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'June like no other': Geopolitics could take gold prices 'into crazy territory' - analysts

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(Kitco News) The U.S.-China trade tensions are the geopolitical hotbed that can push markets into “crazy territory,” according to analysts, who see June as a very turbulent month for the gold market. 

Gold prices are likely looking at more gains next week as markets worry about where the U.S.-China trade spat is heading, analysts told Kitco News on Friday. 

“The gold market at the moment looks very bid because of all the tensions going on in geopolitics between China and the U.S. and also China and Hong Kong. This will influence gold to the upside,” said Afshin Nabavi, senior vice president at precious metals trader MKS SA. 

Gold prices are ending the week on a high note with August Comex gold futures up more than 1.3% on the day and last trading at $1,751.70 an ounce.

China is becoming a bigger issue, which is adding to gold’s fear trade, noted Gainesville Coins precious metals expert Everett Millman.

“There is a lot of noise out there … The rising trade tensions with China are just a geopolitical hotbed right now. The coronavirus has put this on the back burner. But tensions are ramping up in and around China and that is gold positive,” Millman said on Friday. 

A re-escalation of the U.S.-China tariff war could take the trade tensions between the world’s two biggest economies to the next level, said ABN Amro’s senior economists Bill Diviney and Arjen van Dijkhuizen. 

“What could change matters would be a major re-escalation of the trade war, if it involved much more punitive tariffs that required abrupt changes to supply chains. This is not something we expect as a base case, but clearly the ramping up in geopolitical tensions raises that risk,” the economists wrote on Friday. “It will be important in that environment to distinguish between aggressive rhetoric – which could nonetheless have big market impacts – and concrete policy changes that affect the macro outlook.”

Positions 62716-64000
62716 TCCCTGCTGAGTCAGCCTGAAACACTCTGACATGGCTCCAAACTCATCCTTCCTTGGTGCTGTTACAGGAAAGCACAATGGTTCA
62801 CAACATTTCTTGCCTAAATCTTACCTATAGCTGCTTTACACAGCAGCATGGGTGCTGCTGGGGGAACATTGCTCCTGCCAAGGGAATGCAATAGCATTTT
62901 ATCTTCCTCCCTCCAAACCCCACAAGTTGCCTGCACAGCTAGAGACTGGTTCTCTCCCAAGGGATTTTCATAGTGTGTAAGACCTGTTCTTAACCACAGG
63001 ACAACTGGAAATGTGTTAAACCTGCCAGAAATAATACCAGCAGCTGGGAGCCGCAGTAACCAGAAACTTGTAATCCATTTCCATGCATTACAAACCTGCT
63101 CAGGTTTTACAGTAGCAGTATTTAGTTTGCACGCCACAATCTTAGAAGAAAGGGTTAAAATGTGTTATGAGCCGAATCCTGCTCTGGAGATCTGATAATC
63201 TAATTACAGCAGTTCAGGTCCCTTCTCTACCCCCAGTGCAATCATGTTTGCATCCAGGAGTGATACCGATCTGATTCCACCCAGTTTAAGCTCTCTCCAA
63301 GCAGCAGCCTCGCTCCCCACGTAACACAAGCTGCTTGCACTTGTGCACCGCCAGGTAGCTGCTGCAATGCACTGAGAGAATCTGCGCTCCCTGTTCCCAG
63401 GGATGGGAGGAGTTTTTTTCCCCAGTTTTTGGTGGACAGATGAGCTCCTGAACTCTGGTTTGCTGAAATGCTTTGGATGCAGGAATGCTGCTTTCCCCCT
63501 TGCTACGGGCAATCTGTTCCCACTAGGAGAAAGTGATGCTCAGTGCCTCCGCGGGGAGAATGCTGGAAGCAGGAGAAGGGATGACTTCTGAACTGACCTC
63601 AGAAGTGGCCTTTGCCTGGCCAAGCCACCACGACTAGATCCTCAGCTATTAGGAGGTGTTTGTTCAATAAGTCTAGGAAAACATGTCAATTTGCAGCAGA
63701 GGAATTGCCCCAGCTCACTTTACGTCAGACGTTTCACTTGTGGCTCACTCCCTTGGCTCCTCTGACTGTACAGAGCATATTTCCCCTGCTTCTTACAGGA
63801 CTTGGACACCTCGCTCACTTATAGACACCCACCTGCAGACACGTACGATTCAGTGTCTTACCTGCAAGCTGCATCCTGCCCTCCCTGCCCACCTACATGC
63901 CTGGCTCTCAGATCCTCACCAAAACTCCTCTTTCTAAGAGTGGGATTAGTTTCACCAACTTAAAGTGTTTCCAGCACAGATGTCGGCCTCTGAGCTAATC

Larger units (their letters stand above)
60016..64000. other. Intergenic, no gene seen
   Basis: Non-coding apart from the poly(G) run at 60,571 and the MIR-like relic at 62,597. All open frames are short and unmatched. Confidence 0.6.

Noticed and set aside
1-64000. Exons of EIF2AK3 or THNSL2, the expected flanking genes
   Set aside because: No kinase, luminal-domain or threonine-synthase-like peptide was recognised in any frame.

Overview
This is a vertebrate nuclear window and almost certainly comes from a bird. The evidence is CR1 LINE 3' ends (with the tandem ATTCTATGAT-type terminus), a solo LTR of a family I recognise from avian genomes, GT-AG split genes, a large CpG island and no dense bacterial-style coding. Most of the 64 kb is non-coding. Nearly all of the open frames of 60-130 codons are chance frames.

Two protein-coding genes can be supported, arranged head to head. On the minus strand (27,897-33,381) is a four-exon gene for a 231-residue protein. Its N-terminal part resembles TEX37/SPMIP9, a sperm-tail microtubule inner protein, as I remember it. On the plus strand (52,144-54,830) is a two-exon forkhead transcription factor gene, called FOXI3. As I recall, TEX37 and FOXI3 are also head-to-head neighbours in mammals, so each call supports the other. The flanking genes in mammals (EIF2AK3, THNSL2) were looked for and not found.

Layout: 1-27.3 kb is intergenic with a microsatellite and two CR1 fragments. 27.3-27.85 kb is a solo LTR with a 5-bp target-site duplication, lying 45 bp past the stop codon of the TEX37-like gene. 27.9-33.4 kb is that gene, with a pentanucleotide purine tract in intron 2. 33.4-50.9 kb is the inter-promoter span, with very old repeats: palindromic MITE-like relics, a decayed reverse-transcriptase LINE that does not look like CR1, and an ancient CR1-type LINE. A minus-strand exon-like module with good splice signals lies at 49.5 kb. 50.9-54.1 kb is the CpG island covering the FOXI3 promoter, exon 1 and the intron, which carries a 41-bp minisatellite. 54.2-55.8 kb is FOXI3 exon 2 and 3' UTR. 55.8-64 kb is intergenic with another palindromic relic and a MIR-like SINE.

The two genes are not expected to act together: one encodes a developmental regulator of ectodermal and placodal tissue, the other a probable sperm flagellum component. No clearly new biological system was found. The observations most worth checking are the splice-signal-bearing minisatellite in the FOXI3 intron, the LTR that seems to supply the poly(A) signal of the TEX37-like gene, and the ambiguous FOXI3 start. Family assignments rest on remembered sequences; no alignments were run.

In the short-term, however, there could still be a negative gold price reaction if tensions escalate, said TD Securities head of global strategy Bart Melek.

“If U.S. gets into some big economic conflict with China, equities could get hurt and we could see a move to cash in all asset classes and that could hurt gold. Later on, it will be positive for gold but the knee-jerk reaction could be nasty,” Melek said Friday. 

June will be very volatile

As the markets kickoff the month of June next week, analysts point to unusually high volatility levels that could be awaiting the gold traders. 

The biggest thing to watch next month, aside the from U.S.-China tensions, is the infection rate as economies continue to reopen after the COVID-19 shutdowns. 

“Normal seasonality dictates that the summer is pretty quiet for gold. But we are not in normal circumstances. June is really going to be a big test of how all the re-openings go. June could be a very volatile month and I wouldn’t expect gold to drop below $1,700,” Millman said. 

There could be lots of surprises in store for gold in June, added Melek, pointing to anything from employment to new reinfections.